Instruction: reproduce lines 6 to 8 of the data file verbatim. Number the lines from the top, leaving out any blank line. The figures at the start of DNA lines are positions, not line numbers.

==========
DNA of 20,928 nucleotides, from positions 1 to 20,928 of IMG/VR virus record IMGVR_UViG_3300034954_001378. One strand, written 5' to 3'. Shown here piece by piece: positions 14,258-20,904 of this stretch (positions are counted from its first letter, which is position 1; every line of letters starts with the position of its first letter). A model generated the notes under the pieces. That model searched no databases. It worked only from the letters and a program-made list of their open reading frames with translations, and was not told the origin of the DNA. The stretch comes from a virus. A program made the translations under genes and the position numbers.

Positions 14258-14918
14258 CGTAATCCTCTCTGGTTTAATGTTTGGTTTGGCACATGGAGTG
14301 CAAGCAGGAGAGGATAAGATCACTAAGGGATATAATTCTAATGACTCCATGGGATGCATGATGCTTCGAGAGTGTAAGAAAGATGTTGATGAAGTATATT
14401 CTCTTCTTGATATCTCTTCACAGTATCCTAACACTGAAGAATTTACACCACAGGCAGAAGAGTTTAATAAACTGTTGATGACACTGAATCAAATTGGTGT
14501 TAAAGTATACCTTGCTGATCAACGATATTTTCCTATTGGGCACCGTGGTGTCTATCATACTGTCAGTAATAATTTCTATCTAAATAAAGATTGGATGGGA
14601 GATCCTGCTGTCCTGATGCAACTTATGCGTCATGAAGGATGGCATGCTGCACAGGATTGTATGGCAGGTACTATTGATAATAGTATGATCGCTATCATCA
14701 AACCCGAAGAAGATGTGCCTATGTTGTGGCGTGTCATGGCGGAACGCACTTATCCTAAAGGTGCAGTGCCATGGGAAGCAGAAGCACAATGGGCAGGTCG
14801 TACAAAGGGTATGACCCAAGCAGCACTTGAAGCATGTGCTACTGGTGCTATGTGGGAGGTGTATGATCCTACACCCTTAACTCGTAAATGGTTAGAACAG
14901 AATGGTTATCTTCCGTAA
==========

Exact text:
14501 TAAAGTATACCTTGCTGATCAACGATATTTTCCTATTGGGCACCGTGGTGTCTATCATACTGTCAGTAATAATTTCTATCTAAATAAAGATTGGATGGGA
14601 GATCCTGCTGTCCTGATGCAACTTATGCGTCATGAAGGATGGCATGCTGCACAGGATTGTATGGCAGGTACTATTGATAATAGTATGATCGCTATCATCA
14701 AACCCGAAGAAGATGTGCCTATGTTGTGGCGTGTCATGGCGGAACGCACTTATCCTAAAGGTGCAGTGCCATGGGAAGCAGAAGCACAATGGGCAGGTCG